Also, if you believe in God, you must believe in many things about him that seem illogical.

  • While this isn't really what most classical theists believe, this is a great insight that is worth reading anyways.
    – SamIAm123
    Commented Mar 16, 2022 at 2:34
  • People often use "logic" loosely to refer to something more like "reason", to claim laws of logic are violated you should to be able to actually write down the premises in some kind of formal logical language like propositional logic, and show using standard rules of inference that they can be used to deduce a contradiction. I don't think most atheists claim typical ideas about God are "illogical" in that sense, and I don't think most critics of relativity would have said it was illogical this way either (unless they might use some incorrect premises to get a contradiction in the twin paradox)
    – Hypnosifl
    Commented Mar 16, 2022 at 20:21

The Wikipedia article on omnipotence explains most of the subtleties, writing classical theists: https://en.m.wikipedia.org/wiki/Omnipotence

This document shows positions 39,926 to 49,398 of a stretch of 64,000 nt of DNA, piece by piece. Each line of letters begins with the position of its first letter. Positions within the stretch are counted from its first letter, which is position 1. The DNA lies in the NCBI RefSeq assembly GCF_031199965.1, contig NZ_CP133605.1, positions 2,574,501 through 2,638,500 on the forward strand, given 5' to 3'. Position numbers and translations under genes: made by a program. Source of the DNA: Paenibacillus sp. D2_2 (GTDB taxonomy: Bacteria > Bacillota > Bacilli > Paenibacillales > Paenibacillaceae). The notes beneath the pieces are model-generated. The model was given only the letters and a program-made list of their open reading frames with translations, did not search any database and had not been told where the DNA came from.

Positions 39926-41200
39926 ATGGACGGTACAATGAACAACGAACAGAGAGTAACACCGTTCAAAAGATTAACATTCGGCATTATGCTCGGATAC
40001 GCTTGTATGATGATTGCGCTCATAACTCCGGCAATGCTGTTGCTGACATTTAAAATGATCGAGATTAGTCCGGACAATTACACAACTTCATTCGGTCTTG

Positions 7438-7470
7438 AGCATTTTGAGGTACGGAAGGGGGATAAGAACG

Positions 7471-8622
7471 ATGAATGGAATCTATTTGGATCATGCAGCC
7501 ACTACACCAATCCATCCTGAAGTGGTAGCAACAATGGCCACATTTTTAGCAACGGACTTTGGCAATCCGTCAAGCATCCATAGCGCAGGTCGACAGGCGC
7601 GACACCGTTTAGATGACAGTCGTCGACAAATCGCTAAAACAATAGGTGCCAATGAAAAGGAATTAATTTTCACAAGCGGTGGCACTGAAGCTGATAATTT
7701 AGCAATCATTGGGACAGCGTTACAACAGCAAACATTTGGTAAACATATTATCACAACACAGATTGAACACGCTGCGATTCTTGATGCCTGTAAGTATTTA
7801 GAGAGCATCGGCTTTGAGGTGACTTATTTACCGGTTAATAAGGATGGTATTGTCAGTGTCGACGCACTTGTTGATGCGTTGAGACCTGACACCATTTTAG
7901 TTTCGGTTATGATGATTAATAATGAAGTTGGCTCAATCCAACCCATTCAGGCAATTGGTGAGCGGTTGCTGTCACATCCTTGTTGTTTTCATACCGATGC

In response to questions of a deity performing impossibilities, e.g. making square circles, Aquinas says that "everything that does not imply a contradiction in terms, is numbered amongst those possible things, in respect of which God is called omnipotent: whereas whatever implies contradiction does not come within the scope of divine omnipotence, because it cannot have the aspect of possibility. Hence it is better to say that such things cannot be done, than that God cannot do them.

The possible paradoxes are also well explained in Wikipedia: https://en.m.wikipedia.org/wiki/Omnipotence_paradox

The paradox arises, for example, if one assumes that an omnipotent being has no limits and is capable of realizing any outcome, even a logically contradictory one such as creating a square circle

It is also well hashed through in prior questions of this forum, such as Can God make a rock so heavy he cannot lift it?, Problems with the Omnipotence paradox, Does this explain the Omnipotence paradox?, Can someone explain omnipotence to me? ... It does not seem the current question brings anything new to the table that a quick Google search could not solve.

  • Notice that my question was not one of “can God do X?” Rather, my question was asking about God’s nature in regards to the laws of logic.
    – Luke Hill
    Commented Mar 16, 2022 at 15:50
  • It seems to me that those are related enough that the resources i list should help you find whatever you're looking for.
    – tkruse
    Commented Mar 16, 2022 at 22:56